The holiday should be about love only
~Barrett Goode, Staff Writer~
February. Yes, it is that forgotten month of the year that seems to be only a week long. The trees don’t know whether or not to bloom yet because a rodent popping out of the ground says no and the weather is constantly shifting despite our wishes.
I, if you couldn’t tell from my blatant tone, don’t like February. That is an all-together different reason though.
February is often associated with love and the all too dreaded Valentine’s Day. So many people out there despise this holiday, but why do we care so much about it?
There are many Valentine’s Day origin stories and ranging from Greek gods to priests, there is no shortage of myths.
A popular origin story among historians is that of St. Valentine of Ancient Rome. Around the year 290 A.D., Roman Emperor Claudius II had an epiphany. He believed that young men who were not married would make better soldiers for Rome’s army. As a result, he outlawed marriages for any young adult male. This outraged many people, but no one dared break it, and the Roman public was full young couples who couldn’t be married as a result.
St. Valentine, a popular priest, defied the republic and started to perform secret marriage sacraments for said couples.He believed that the spirit of love was too strong to be oppressed by the Roman Republic. After marrying many couples in secret, good old Claudius the Cruel found out, captured Valentine, and had him beheaded in the Roman Forum. His spirit became a martyr of love and thus Valentine’s day was born.
As to Cupid and how he came into the mix with firing arrows in a diaper, I have no clue, but that is where most historians believe Valentine’s day originated.
Now how did we get from beheading a Roman priest to overpaying for chocolates, roses, and fancy meals that we can get at any other time through the year? Why is it so important that we spend enormous amounts of money on flowers that will die in a week’s time? Why must I get my significant other a flashy gift that will just be set with all the other holiday gifts? You know why? It is because of the media. It is because of the standards that Hallmark sets with their overpriced cards and movies. It is because today it is the social norm to overpay on everything on the night of Feb. 14.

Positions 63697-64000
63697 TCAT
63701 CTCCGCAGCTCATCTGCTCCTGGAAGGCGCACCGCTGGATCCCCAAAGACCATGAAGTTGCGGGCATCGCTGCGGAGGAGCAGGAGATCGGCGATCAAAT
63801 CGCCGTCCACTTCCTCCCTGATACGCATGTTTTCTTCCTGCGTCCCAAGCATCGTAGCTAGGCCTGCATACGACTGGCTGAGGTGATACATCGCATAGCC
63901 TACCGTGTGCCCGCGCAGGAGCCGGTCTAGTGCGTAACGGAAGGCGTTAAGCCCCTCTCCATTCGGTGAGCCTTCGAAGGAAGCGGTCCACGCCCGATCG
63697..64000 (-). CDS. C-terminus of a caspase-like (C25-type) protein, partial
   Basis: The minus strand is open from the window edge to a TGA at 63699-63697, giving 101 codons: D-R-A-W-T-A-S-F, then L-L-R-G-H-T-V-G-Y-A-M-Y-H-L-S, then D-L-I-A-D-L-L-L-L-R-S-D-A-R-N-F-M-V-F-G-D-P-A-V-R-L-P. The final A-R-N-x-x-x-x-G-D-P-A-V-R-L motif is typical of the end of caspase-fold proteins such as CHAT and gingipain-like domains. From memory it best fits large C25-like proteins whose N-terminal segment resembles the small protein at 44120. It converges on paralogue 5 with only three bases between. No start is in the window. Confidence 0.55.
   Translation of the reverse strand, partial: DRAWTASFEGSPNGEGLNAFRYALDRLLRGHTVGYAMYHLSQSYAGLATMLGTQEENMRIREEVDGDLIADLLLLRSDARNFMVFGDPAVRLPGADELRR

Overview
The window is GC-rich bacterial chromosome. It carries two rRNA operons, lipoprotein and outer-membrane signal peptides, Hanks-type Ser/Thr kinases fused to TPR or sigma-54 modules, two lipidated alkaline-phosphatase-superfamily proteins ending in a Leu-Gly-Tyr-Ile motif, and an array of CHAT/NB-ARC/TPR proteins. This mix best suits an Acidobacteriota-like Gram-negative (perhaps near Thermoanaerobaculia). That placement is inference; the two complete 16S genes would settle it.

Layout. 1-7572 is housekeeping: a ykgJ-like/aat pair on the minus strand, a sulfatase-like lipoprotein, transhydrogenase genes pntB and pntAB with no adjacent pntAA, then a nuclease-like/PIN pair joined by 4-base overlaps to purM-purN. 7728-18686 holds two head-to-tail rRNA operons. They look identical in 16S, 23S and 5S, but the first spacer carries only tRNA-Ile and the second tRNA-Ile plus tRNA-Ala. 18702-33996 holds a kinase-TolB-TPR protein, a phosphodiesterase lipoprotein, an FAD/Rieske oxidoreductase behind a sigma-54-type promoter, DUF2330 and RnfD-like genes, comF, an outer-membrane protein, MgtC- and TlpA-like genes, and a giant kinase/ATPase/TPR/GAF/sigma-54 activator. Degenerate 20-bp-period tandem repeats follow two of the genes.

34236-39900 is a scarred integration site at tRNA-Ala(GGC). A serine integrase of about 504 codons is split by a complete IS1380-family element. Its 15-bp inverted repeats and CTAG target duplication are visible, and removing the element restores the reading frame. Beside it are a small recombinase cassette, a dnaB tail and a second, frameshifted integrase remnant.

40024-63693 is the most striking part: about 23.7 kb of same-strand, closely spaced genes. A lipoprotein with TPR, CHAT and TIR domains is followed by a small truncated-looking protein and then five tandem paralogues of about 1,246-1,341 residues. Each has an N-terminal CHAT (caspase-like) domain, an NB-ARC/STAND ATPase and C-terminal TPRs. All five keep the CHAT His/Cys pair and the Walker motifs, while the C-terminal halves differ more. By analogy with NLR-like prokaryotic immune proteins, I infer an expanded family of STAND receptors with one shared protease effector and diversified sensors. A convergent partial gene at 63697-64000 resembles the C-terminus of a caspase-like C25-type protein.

On Valentine’s Day, we are expected to go out of our way for our partners, on a day that literally exists because it is there on our calendar.
“We buy those things to show our love and devotion for our partner!” I hear you say. My counter to that is, if you really love your partner, then you wouldn’t have to buy the accessories to prove it. Your love would be strong enough without it. Valentine’s Day is overpriced, and I find only one benefit from it: discounted chocolate on Feb. 15.
The premise that you should overpay for meals and candy on Valentine’s Day is appalling. Love between two people doesn’t need fancy gifts or exotic flowers.
St. Valentine risked his life for love. No gifts, no payments, just for the sheer fact of bring two people together forever.
Valentine’s Day doesn’t need all the bells and whistles and gifts of other holidays. All you need for a great Valentine’s Day is just being there for the people you love and making sure they know it.
That could just be the inner-broke college student who’s bank account decreases every time I need a textbook, but that’s just my opinion anyway.